I love snow.
In fact, some may even call my love for snow (and weather in general) mildly obsessive. During the winter months, and especially when white stuff is in the forecast, I check my go-to weather sources frequently with fingers crossed, hoping that the models weathermen use for their forecasts put the Washington, D.C. area in the bulls eye for some high snow totals.
When my favorite local weather source, the Washington Post’s Capital Weather Gang, mentioned not 1 but 2 opportunities for snow in their forecast early last week, I felt giddy inside. The first chance of snow was for Thursday night from a storm that traversed the continental United States. The forecast called for an inch but D.C.’s famous “snow hole” (caused when the nearby Blue Ridge Mountains weaken moisture starved storms) gave the area only a few flakes. Meanwhile, forecasters were growing weary of the region seeing any snow at all during the weekend, but at the last minute, a shift in the models gave snow lovers joy as the city was blanketed with about an inch of snow from a coastal storm.
The moral of the story? Weather forecasting is hard. And the forecasters are not entirely at fault. The models they use to predict the weather are constantly changing and differing from each other, even when a weather event is a few days away.
So when I saw several months ago that one of the largest weather forecasting companies in the United States, AccuWeather, started releasing 90-day (yes, 90!) for cities around the world, I instantly knew the feature was bullshit.
Why release a 90 forecast then? In a press release, AccuWeather said that the forecasts are “a valuable tool for planning the best time of the season for road trips, vacations and outdoor activities, letting users follow the forecast and make more detailed plans as the date approaches.”
Sure, so I’m going to change my beach plans in 62 days because the weather forecast calls for a 50% chance of rain. Right…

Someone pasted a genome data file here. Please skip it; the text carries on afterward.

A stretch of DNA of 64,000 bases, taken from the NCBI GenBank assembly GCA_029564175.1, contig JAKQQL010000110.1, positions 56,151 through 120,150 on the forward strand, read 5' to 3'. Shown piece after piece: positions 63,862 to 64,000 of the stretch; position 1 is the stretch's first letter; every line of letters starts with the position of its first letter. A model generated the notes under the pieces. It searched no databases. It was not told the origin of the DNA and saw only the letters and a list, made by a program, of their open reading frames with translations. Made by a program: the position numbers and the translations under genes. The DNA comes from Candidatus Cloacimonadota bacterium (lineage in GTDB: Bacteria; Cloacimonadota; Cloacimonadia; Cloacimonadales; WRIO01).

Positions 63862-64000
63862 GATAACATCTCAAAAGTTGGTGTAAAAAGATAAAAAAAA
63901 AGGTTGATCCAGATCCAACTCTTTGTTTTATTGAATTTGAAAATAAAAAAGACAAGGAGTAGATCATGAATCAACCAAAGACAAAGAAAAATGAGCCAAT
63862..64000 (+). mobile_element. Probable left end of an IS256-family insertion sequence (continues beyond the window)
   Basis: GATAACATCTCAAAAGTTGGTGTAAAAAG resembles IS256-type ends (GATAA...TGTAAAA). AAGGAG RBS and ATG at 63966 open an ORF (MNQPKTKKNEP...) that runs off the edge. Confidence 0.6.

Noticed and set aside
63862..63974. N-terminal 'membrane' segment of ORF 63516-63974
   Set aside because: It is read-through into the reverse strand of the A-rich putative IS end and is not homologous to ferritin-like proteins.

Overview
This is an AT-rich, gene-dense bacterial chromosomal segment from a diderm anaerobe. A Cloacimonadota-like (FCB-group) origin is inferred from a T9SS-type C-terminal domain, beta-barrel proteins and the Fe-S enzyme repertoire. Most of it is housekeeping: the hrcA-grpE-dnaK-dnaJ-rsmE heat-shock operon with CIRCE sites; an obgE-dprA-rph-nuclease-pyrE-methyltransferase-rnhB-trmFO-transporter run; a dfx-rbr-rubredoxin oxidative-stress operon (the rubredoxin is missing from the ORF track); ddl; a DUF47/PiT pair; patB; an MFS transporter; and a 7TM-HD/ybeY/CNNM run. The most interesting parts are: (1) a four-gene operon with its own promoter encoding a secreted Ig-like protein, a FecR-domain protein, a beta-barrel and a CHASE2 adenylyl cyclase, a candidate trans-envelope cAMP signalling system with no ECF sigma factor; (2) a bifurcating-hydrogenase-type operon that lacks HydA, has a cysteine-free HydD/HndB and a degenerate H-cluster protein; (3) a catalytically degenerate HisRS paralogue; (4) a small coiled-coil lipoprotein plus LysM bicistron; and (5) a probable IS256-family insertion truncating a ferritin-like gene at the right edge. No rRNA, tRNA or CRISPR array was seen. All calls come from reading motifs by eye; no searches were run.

People were quick to call AccuWeather out on their outlandish idea. Former TV meteorologist John Bolaris said it was “ridiculous”. Tech site Gizmodo called it “misleading as hell”. Random Twitter user @Stap_Jr proclaimed that it would be “a great tool for people who love to be disappointed“. But AccuWeather held steady, noting that their predictions were based by science, even while acknowledging that their long range forecasts should not be used a as a “strict guide”.
And while criticism has been pouring in, there is not too much information about the true accuracy of these forecasts, which is why starting tomorrow, I plan to take on Big Weather and show the world how absurd their 90 day forecasts are using all the knowledge I obtained.during my one semester of college statistics!
While I do not intend to run a deep statistical analysis, I do plan to try to answer the following questions:
- What are the differences between predicted and actual high/low temperatures?
- What was the accuracy rate of predicting days in which there would be precipitation in the forecast?
- What trends can be observed over time? Do the forecasts grow worse and worse by each day? Are they accurate at any point at all?
Starting on Monday, January 9th, I will start compiling daily weather observations for Washington D.C. zip code 20005 (collected from AccuWeather) and compare them to the AccuWeather 90 forecast. In about 3 months, I will report back with what I hypothesize will be fairly crazy data.